Wellspring’s Director, Preston Browning, Jr., co-founded the retreat in 1999 with his late wife Ann Hutt Browning, whose spirit and vision made Wellspring the refuge for artists it is today. After Ann’s death, Preston continued to direct the running of the retreat in her stead. Find out more about Wellspring House here.
Preston Browning, Jr.
Preston is the Director of Wellspring House. A retired English professor, for almost thirty-five years he taught at the University of Illinois at Chicago, specializing in twentieth-century American fiction. He is the author of Affection and Estrangement: A Southern Family Memoir, published in 2009, and of Flannery O’Connor, published in 1975 by Southern Illinois University Press and reissued in 2009 by Wipf and Stock Publishers under the title Flannery O’Connor: The Coincidence of the Holy and the Demonic in O’Connor’s Fiction, and Struggling for The Soul of Our Country (Wipt&Stock, 2016), $28.00, if ordered from author. He has written several articles on O’Connor and other contemporary writers, including the “black humorists” of the fifties and sixties and Walker Percy. His poetry has been published in Phase & Cycle, Poetry East, The Lyric, Collision, Pikestaff Forum, Thorny Locust and Mother Earth News, and his translations of Guatemalan and Nicaraguan poetry have appeared in several journals, including Mother Earth News. Two recently published essays are “American Global Hegemony Versus the Quest for a New Humanity,” which appeared in the Spring 2003 issue of The Ecozoic Reader and “Struggling for the Soul of One’s Country: American Pathologies and the Response of Faith“ Cross/Currents (Winter 2005).
With a Ph.D. in Religion and Literature from the University of Chicago, Preston has interests ranging from contemporary writing about spiritual quest (Kathleen Norris, author of The Cloister Walk and Amazing Grace, is a favorite), to the fiction of such writers as Tillie Olsen, Flannery O’Connor, Louise Erdrich, and Ursula LeGuin (one of his most popular courses at UIC was entitled “Love and Sexuality in 20th Century American Women Writers”), to American diplomatic history.
Twice in the eighties and four times since moving to Ashfield, Preston has visited Nicaragua, also visiting Guatemala on numerous occasions since 1999. In the early seventies, Preston and wife Ann spent an academic year in a small village in the southwest of France, where their two older daughters attended the local school, and during the academic year 1977-78 their entire family (three daughters and a son) was in Macedonia, then a part of Yugoslavia, where Preston was a Fulbright lecturer in American literature at the university in Skopje. (Again their children attended local schools and learned to read, write and speak Macedonian, a south Slavic language.)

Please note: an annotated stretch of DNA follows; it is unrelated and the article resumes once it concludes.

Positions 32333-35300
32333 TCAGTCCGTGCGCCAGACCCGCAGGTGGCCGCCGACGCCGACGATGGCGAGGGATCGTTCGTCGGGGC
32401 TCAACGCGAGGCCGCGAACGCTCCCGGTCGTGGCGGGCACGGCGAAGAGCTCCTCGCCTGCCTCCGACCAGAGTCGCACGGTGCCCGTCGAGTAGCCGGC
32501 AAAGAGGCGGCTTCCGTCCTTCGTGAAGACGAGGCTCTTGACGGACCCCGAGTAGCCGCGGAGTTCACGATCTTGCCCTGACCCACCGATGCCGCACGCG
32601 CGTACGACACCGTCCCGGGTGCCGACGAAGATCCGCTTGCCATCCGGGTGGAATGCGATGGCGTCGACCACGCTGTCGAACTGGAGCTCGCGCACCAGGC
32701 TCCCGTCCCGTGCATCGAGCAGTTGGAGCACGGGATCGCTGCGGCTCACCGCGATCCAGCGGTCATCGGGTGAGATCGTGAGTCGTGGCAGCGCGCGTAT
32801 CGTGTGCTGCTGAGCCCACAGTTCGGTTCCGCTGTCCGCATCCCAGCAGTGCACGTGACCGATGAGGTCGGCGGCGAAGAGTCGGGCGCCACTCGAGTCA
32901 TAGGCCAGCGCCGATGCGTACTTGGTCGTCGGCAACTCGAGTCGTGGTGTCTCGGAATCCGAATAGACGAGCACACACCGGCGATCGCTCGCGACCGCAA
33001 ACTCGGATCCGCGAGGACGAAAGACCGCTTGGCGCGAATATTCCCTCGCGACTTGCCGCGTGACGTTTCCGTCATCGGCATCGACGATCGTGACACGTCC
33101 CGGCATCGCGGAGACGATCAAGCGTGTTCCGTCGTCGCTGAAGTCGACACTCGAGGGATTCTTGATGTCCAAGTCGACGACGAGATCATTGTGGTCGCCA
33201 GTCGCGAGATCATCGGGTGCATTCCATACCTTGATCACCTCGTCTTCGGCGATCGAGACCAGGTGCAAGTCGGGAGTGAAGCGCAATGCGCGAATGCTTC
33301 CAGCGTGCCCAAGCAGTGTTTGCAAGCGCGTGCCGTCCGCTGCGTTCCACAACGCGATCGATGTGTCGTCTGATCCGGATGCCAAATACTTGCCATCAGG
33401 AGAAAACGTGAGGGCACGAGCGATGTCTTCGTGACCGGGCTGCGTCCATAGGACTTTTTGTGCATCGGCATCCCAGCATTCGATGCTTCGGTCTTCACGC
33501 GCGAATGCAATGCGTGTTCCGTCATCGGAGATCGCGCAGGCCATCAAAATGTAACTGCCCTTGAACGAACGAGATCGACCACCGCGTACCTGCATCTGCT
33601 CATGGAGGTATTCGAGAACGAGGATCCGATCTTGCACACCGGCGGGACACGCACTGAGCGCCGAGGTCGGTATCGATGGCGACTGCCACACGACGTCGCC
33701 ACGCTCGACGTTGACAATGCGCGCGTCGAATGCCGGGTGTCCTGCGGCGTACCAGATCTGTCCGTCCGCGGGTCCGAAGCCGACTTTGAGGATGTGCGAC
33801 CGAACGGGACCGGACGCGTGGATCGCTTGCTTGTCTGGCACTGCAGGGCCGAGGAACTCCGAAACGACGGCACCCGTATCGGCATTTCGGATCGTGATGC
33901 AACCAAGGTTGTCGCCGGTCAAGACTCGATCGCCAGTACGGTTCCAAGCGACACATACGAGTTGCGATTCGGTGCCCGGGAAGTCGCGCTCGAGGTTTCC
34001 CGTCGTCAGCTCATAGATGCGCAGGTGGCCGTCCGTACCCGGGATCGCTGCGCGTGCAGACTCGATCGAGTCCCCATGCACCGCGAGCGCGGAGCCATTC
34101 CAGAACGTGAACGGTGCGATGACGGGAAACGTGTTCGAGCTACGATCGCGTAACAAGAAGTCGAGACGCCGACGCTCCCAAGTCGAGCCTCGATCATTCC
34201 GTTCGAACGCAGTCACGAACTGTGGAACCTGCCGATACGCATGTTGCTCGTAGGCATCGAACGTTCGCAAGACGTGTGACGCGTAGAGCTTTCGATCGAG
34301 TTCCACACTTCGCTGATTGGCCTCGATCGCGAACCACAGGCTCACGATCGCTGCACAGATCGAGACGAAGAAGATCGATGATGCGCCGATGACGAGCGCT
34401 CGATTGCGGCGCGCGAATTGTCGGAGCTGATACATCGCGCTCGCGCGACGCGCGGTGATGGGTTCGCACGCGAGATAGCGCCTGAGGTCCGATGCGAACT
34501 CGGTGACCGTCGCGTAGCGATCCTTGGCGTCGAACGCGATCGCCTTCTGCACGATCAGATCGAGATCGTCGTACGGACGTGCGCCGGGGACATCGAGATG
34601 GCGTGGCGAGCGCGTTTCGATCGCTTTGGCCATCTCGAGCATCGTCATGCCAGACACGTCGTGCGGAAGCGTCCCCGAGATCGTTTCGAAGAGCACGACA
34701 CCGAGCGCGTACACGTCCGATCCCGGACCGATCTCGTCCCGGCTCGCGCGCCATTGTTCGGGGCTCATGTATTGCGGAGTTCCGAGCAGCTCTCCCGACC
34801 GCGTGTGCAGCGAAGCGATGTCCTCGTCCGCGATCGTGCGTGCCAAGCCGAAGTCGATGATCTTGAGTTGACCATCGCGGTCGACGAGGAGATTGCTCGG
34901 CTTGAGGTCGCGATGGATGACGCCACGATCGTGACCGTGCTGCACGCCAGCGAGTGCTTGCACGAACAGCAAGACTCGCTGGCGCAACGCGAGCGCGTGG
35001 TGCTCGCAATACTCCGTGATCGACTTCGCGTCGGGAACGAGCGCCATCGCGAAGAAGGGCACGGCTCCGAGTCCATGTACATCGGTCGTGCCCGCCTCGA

Praise for Affection and Estrangement
“‘Fierce with reality’: The phrase comes from Florida Scott Maxwell’s The Measure of My Days, a journal she published in her eighties about laying claim to the events of her life. Preston Browning’s Virginia memoir appears late in his life and it, too, achieves much of that lovely ferocity. Reading Affection and Estrangement makes us, too, ‘fierce with reality,’ thanks to the memoirist and his stunning stories.” – Janet Varner Gunn, author of Autobiography: Toward a Poetics of Experience and Second Life: A West Bank Memoir.
“Preston Browning’s family memoir is warm and evocative. The heart of it lies in Browning’s reflections on that vanished way of life, and on his mother and father. When the author is actively present on the page, either in characterizing himself in those days, or in probing the mystery of his parents’ relationship (that ultimate mystery for us all) or explicitly interpreting Southern culture–that’s when the book really comes alive. The final chapter, ‘Legacy: The Land That Formed Me,’ is noteworthy for its nuance in examining that culture–more than nuance, complexity, a willingness not to discount the force of either side of a paradox.” – Richard Todd, author of The Thing Itself: On the Search for Authenticity.
“I was immediately engrossed by Preston Browning’s Affection and Estrangement. It is beautifully written, compelling, full of the wonder of old times, childhood horrors, the lasting/perpetual crisis of human life. From the final chapter, ‘Legacy: The Land That Formed Me,’ I learned a great deal about the South, about my mother’s family, and about myself.” – Elaine Neil Orr, teacher in the MFA Program in Writing at North Carolina State in Raleigh and author of Gods of Noonday: A White Girl’s African Life.
Affection and Estrangement: A Southern Family Memoir is available from iUniverse (1-800-288-4677), Barnes & Noble or Amazon and is priced at $20.95.
Preston is assisted in the running of Wellspring house by Writers-in-Residence Sarah Colwill-Brown and Jonathan Escoffery. Another vital member of the Wellspring team is our housekeeper Judie Isabella, who, as Preston noted in the Acknowledgments section of Struggling for the Soul of Our Country,”keeps the dust kittens and cobwebs at bay,” among many other duties.